- - - Updated - - -

****update****

Some further thoughts.
If you run a boost topology, you will need to run all your twelve panels in parallel, and that requires switching close to 100 amps.

Buck boost topology you can double the input voltage, and only have to switch half the current, which will be a lot more efficient.

Buck topology is not recommended because a controller failure may fry your battery or inverter.

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7. ## Re: Solar battery charger: buck VS boost

Hi,

I'm afraid you still don't get my point.
I agree.

On the other side you give no calculations. A simple excel chart will give true results instead of weak pro and contra thoughts.

Example: buck, 144V input, 48V output, 3kW.
Duty cycle: about 33%. Max switching current 90A. (Estimated)
If you now choose a 20mOhms Mosfet, then you get about 55W conduction loss. Sounds not bad.

Now play with various voltages, various frequencies, multiple Mosfets (maybe polyphase to reduce input and output capacitors)
Too see which one best fits to your needs.

Klaus

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8. ## Re: Solar battery charger: buck VS boost

Thank you very much, @warpspeed!

As always, I'm saving all your posts as "application notes" for further reference!

What can I say, I've thought about using a full bridge (boost-buck) topology but I wanted to avoid the increasing number of switches.

Btw, for now I'm using an "emergency" charger (as the old commercial one had some problems). That's it, the PV panels are connected right across the battery bank (in pairs of two, of course) and I'm using some relays to "regulate" the charge current, by switching on/off a corresponding number of PV pairs.

Speaking of that, I've noticed some particular behaviour (well, it might be logical) of this "emergency charger" during cloudy/grey sky periods: the output power of the PV is very small (like 3-5% of the rated power).

It might be that because the PV voltage are way bellow the battery voltage (I have 60 cells panels, not 72). Anyway, I used to have just a little bit better results with my former commercial charger (proudly labeled as MPPT) which leads me to the conclusion that it was a dumb PWM one.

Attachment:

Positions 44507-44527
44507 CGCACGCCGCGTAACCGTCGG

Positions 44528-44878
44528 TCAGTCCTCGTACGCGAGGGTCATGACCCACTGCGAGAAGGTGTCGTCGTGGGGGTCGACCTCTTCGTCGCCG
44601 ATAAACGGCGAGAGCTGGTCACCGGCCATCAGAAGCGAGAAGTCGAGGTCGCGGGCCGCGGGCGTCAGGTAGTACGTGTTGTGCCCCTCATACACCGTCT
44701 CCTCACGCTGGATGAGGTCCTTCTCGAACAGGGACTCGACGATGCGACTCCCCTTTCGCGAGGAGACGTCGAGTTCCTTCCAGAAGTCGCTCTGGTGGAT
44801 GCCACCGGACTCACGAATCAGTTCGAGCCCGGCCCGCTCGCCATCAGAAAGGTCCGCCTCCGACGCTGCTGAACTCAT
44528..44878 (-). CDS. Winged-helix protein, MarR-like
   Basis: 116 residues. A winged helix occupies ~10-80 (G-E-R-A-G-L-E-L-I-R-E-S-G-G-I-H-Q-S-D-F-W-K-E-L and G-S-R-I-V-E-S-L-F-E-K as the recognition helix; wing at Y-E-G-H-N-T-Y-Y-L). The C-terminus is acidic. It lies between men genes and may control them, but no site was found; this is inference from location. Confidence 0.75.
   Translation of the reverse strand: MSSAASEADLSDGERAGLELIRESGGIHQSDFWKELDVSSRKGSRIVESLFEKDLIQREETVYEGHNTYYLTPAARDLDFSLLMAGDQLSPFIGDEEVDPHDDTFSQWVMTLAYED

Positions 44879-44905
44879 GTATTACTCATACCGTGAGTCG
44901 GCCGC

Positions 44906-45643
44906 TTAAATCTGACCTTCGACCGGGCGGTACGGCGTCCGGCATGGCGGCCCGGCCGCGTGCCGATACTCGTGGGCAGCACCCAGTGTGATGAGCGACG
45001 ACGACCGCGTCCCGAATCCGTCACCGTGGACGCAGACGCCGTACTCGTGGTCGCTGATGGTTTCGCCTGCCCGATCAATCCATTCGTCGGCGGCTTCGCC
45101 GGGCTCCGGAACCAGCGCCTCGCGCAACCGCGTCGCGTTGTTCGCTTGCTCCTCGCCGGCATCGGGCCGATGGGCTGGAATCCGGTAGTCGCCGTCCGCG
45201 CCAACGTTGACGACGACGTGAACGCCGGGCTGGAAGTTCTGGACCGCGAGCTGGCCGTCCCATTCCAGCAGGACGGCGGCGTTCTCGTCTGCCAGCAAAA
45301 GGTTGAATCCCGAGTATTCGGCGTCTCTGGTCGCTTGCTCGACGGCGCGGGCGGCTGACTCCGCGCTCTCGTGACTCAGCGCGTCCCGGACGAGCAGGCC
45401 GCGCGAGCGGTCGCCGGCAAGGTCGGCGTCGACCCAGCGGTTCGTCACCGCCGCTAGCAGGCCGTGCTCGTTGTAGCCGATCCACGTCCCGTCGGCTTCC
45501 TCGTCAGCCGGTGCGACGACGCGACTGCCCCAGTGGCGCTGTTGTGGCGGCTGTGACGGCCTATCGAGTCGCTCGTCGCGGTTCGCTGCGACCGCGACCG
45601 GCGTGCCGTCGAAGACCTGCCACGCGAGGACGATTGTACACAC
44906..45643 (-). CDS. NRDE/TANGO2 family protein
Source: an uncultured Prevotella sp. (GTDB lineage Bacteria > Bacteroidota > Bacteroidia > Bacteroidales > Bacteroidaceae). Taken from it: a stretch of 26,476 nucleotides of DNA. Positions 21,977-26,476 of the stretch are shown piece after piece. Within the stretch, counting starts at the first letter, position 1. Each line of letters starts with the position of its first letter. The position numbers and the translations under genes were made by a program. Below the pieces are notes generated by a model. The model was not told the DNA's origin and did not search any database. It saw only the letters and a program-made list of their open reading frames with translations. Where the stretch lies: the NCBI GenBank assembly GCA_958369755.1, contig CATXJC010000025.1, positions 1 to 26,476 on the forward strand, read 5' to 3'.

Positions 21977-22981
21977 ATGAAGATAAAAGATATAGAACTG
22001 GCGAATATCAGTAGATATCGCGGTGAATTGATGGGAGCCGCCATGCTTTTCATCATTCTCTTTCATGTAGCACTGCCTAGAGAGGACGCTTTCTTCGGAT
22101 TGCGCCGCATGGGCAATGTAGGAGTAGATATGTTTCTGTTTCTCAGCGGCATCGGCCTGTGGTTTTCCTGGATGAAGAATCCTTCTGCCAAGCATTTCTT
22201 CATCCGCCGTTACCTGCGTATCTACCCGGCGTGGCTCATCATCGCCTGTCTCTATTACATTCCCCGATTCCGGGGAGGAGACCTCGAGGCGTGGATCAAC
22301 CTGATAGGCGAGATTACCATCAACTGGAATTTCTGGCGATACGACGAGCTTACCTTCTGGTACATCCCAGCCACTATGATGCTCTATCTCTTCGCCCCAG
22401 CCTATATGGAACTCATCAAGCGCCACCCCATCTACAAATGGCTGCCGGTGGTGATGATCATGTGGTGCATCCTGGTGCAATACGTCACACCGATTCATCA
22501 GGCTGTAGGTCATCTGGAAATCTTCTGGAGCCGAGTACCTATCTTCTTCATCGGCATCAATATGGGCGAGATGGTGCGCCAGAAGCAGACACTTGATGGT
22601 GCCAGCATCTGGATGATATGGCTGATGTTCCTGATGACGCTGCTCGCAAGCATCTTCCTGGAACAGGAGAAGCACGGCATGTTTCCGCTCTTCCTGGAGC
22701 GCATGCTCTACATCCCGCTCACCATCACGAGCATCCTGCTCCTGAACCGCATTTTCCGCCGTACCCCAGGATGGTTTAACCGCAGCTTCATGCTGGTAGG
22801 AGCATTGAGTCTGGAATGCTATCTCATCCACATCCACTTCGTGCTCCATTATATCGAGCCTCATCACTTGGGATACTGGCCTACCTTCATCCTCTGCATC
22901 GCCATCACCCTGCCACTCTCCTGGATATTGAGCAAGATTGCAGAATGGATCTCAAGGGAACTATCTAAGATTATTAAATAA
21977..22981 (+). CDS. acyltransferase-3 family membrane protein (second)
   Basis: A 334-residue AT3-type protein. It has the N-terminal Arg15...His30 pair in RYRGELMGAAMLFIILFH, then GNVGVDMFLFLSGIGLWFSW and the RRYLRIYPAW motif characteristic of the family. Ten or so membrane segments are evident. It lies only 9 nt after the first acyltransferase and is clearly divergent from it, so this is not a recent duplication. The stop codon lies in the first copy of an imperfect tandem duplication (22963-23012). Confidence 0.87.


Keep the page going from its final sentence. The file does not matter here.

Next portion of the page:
Btw, I've used the same panel configuration (30V + 30V) before.

From your own experience, what was the minimum output power of the PV panels during sun "blackout"? There is some more power in that diffused light? (more than 3-5%, that is)

Back to the charger topology: I was not afraid of charger failing as the PV panels are limited current sources hence they should adapt to the "after death" situation. That's it, they will withstand open or short circuits as well.

But, taking into account your valuable arguments, I guess I'll choose the buck-boost topology, indeed.

One further advantage: I could switch to my "emergency charger" at any time, as the panels should remain in this current configuration (pairs of two).

Once again, thank you very much for your time and for sharing your knowledge. Btw, you should write a book sometime.. a huge one! ;)

@Klaus:

Sorry, it was my fault. I was not asking for the calculations (at least, I thought I didn't) but the advantages of one topology over another (buck/boost).

Anyway, I've did some preliminary calculation too but the best compromise (mosfet voltage/current/Rdson ratings) was for an input voltage of 60V, but that was exceeding the allowable limits for both buck or boost topologies alone.

But the answer was supposed to be that simple: a buck-boost topology.

9. ## Re: Solar battery charger: buck VS boost

From your own experience, what was the minimum output power of the PV panels during sun "blackout"? There is some more power in that diffused light? (more than 3-5%, that is)
I have my panels arranged in three separate groups, pointing in four completely different directions, feeding three individual MPPT controllers.

One set of panels faces north with a very low angle of panel elevation (20deg) that is "looking" almost straight up.
And that always produces the most output when the sky is a totally even forbidding grey of only diffused light. The output is very low, only a few percent, but it still beats the other arrays in such awful conditions.

For collecting only very dim diffused light, a horizontal panel which can "see" the horizon all the way around might theoretically be optimum, but its just not practical.

I am beginning to think that the best solution to all this might be to grossly overpower the system with excess solar panels, and just fit a smaller current limited controller that is only big enough to supply actual daily needs.

Just because you have 100 amps worth of panels (or whatever) does not mean you absolutely must build a 100 amp capable controller. In winter on many days you might be getting much less, and that might be quite sufficient in summer as well.

I now have over 6Kw of panels installed, no battery as yet, and an 1800 watt inverter which works fine.
I have not run it through winter yet, but I expect to still be able to get several hundred watts even under the worst conditions. We shall see.